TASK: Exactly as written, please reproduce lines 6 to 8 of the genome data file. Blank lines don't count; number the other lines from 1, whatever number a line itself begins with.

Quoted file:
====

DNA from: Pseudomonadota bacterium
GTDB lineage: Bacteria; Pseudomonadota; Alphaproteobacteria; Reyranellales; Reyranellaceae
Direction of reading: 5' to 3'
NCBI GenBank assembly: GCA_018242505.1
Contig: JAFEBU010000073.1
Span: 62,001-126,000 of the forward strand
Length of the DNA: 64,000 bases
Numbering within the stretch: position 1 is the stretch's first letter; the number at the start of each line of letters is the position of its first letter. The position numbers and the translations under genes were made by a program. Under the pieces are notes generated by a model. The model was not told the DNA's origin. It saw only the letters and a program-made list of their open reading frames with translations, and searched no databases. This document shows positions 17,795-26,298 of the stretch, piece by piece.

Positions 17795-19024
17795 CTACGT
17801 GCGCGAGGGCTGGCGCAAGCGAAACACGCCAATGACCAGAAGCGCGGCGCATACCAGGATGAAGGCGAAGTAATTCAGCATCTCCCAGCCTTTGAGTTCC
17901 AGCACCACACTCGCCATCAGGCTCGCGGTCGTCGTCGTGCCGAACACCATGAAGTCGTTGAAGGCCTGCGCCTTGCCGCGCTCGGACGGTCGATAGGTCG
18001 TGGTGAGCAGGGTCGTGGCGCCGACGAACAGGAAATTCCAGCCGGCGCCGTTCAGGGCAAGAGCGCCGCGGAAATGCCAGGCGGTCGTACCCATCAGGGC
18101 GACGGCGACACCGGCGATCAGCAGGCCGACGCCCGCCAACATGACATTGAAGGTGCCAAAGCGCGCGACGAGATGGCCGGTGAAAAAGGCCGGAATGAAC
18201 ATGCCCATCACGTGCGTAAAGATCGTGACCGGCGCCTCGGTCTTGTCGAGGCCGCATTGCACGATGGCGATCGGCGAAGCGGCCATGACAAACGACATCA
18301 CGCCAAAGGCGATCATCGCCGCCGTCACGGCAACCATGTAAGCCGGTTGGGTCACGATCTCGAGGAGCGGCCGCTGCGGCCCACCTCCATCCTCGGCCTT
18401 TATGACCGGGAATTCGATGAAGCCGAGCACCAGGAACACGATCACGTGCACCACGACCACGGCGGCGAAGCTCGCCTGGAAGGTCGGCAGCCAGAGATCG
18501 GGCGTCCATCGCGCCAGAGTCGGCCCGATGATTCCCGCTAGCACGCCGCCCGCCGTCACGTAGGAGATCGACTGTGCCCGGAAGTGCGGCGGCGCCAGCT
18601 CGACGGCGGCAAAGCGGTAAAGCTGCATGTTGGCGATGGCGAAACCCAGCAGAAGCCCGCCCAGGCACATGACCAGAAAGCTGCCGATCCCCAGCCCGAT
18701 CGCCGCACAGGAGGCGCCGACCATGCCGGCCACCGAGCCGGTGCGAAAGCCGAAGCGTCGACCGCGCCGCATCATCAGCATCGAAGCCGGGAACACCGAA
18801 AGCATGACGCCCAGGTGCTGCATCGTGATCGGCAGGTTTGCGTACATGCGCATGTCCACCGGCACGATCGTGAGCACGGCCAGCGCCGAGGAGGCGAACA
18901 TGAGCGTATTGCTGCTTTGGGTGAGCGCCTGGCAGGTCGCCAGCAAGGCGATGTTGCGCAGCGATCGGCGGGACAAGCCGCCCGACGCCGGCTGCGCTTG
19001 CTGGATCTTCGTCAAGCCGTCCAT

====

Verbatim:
Span: 62,001-126,000 of the forward strand
Length of the DNA: 64,000 bases
Numbering within the stretch: position 1 is the stretch's first letter; the number at the start of each line of letters is the position of its first letter. The position numbers and the translations under genes were made by a program. Under the pieces are notes generated by a model. The model was not told the DNA's origin. It saw only the letters and a program-made list of their open reading frames with translations, and searched no databases. This document shows positions 17,795-26,298 of the stretch, piece by piece.